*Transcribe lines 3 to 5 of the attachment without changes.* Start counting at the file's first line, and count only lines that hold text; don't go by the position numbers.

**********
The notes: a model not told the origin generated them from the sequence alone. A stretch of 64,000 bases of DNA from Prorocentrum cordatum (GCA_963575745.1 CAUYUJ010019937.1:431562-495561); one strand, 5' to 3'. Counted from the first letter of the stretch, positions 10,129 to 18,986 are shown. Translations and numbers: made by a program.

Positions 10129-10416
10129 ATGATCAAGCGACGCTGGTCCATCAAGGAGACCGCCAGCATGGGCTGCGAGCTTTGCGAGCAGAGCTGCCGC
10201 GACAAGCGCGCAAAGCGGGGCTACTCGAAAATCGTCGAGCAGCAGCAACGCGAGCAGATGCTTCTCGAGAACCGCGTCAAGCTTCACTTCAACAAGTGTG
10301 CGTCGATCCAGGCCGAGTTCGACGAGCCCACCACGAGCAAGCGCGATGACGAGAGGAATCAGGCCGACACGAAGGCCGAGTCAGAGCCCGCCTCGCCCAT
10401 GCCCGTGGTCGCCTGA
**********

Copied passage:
10129 ATGATCAAGCGACGCTGGTCCATCAAGGAGACCGCCAGCATGGGCTGCGAGCTTTGCGAGCAGAGCTGCCGC
10201 GACAAGCGCGCAAAGCGGGGCTACTCGAAAATCGTCGAGCAGCAGCAACGCGAGCAGATGCTTCTCGAGAACCGCGTCAAGCTTCACTTCAACAAGTGTG
10301 CGTCGATCCAGGCCGAGTTCGACGAGCCCACCACGAGCAAGCGCGATGACGAGAGGAATCAGGCCGACACGAAGGCCGAGTCAGAGCCCGCCTCGCCCAT